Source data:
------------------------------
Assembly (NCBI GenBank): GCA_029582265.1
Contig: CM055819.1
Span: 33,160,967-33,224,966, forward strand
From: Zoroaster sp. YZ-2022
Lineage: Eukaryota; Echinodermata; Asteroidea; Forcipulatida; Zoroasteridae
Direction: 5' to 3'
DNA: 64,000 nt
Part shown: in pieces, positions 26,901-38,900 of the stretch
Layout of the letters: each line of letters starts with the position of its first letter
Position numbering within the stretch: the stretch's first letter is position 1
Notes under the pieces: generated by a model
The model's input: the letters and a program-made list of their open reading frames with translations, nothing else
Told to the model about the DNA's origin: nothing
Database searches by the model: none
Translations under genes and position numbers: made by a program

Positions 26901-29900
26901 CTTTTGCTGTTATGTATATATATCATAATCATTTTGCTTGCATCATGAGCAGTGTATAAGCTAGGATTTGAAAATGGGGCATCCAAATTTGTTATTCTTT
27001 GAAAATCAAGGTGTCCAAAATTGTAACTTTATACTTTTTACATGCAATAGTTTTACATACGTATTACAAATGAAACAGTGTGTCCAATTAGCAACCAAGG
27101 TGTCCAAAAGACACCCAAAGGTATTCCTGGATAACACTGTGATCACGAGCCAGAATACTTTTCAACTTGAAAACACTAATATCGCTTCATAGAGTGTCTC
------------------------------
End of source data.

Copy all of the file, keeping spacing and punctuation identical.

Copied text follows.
Assembly (NCBI GenBank): GCA_029582265.1
Contig: CM055819.1
Span: 33,160,967-33,224,966, forward strand
From: Zoroaster sp. YZ-2022
Lineage: Eukaryota; Echinodermata; Asteroidea; Forcipulatida; Zoroasteridae
Direction: 5' to 3'
DNA: 64,000 nt
Part shown: in pieces, positions 26,901-38,900 of the stretch
Layout of the letters: each line of letters starts with the position of its first letter
Position numbering within the stretch: the stretch's first letter is position 1
Notes under the pieces: generated by a model
The model's input: the letters and a program-made list of their open reading frames with translations, nothing else
Told to the model about the DNA's origin: nothing
Database searches by the model: none
Translations under genes and position numbers: made by a program

Positions 26901-29900
26901 CTTTTGCTGTTATGTATATATATCATAATCATTTTGCTTGCATCATGAGCAGTGTATAAGCTAGGATTTGAAAATGGGGCATCCAAATTTGTTATTCTTT
27001 GAAAATCAAGGTGTCCAAAATTGTAACTTTATACTTTTTACATGCAATAGTTTTACATACGTATTACAAATGAAACAGTGTGTCCAATTAGCAACCAAGG
27101 TGTCCAAAAGACACCCAAAGGTATTCCTGGATAACACTGTGATCACGAGCCAGAATACTTTTCAACTTGAAAACACTAATATCGCTTCATAGAGTGTCTC